This is a teachable moment, I thought, chatting with my younger daughter after returning from an event I was almost too tired to attend. “Half of life is just showing up,” I told her, “Especially when you don’t feel like it. I had great conversations with x, y, and z, you remember x, y, and z?, we talked about…”
I noticed mid-stream that she was petting the dog, totally tuned out, and it occurred to me – Half of life is just shutting up, too. Oh dear, not my strong suit.
Bacon wasn’t actually supposed to be back until September, but I came across a poem that I simply must share Right Now. It’s in the most wonderful collection, Good Poems, Selected and Introduced by Garrison Keillor (2003). I’ve been dipping in and out of this collection all summer, a summer in which I’ve been helping the older daughter get ready to leave for college. She’s gone now – and sometimes a poem helps.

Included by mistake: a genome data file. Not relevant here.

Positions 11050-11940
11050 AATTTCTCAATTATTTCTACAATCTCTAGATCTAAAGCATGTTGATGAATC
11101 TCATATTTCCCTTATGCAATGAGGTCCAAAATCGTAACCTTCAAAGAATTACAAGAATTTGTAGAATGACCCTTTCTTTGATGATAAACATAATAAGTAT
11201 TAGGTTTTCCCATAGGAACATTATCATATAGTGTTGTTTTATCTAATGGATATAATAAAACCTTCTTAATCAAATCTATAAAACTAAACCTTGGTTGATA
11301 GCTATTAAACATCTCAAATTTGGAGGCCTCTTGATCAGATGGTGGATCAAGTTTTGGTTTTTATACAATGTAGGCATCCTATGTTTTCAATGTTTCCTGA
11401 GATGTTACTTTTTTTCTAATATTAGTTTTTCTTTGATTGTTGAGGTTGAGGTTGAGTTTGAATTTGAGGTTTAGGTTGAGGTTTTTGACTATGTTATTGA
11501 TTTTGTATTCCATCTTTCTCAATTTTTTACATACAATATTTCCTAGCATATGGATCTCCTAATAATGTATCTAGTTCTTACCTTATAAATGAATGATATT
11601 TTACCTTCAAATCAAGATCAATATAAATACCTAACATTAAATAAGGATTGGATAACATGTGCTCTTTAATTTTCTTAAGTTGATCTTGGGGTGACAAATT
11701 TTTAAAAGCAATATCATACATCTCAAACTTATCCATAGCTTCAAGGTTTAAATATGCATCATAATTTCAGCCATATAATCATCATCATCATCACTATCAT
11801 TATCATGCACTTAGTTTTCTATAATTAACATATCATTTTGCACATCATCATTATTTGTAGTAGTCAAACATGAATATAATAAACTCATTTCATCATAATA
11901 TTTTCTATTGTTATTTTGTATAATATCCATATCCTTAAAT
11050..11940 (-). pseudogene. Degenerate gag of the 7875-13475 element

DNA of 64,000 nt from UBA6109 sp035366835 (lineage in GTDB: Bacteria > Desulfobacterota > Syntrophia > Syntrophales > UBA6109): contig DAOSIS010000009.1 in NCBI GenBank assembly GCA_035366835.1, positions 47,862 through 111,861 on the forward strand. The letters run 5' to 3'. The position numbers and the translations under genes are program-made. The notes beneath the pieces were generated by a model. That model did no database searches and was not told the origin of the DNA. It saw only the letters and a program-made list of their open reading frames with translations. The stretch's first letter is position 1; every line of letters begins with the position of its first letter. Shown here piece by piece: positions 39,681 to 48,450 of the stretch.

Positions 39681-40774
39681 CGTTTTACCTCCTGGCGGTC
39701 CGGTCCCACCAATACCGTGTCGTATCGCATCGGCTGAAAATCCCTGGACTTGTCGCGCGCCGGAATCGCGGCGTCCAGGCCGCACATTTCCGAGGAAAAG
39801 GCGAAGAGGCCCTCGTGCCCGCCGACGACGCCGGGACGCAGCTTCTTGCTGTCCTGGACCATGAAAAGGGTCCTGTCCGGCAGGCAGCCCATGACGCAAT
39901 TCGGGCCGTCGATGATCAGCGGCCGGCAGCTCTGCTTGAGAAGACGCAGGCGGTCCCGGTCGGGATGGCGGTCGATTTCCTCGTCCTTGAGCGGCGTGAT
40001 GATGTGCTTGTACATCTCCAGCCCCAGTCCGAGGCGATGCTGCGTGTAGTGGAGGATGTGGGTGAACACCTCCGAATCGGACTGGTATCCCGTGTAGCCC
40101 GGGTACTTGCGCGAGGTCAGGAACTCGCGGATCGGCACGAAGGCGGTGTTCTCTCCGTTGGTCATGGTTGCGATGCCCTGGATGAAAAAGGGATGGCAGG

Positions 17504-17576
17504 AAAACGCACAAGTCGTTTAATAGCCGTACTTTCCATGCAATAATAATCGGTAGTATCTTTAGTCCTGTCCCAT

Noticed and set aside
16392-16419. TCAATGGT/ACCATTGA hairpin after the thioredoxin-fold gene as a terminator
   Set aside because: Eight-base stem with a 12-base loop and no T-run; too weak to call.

A Little Tooth
by Thomas Lux
Your baby grows a tooth, then two,
and four, and five, then she wants some meat
directly from the bone. It’s all
over: she’ll learn some words, she’ll fall
in love with cretins, dolts, a sweet
talker on his way to jail. And you,
your wife, get old, flyblown, and rue
nothing. You did, you loved, your feet
are sore. It’s dusk. Your daughter’s tall.
* * *
I’m not the sort of person to rue nothing. But – one can think – I’ve tried.
* * *
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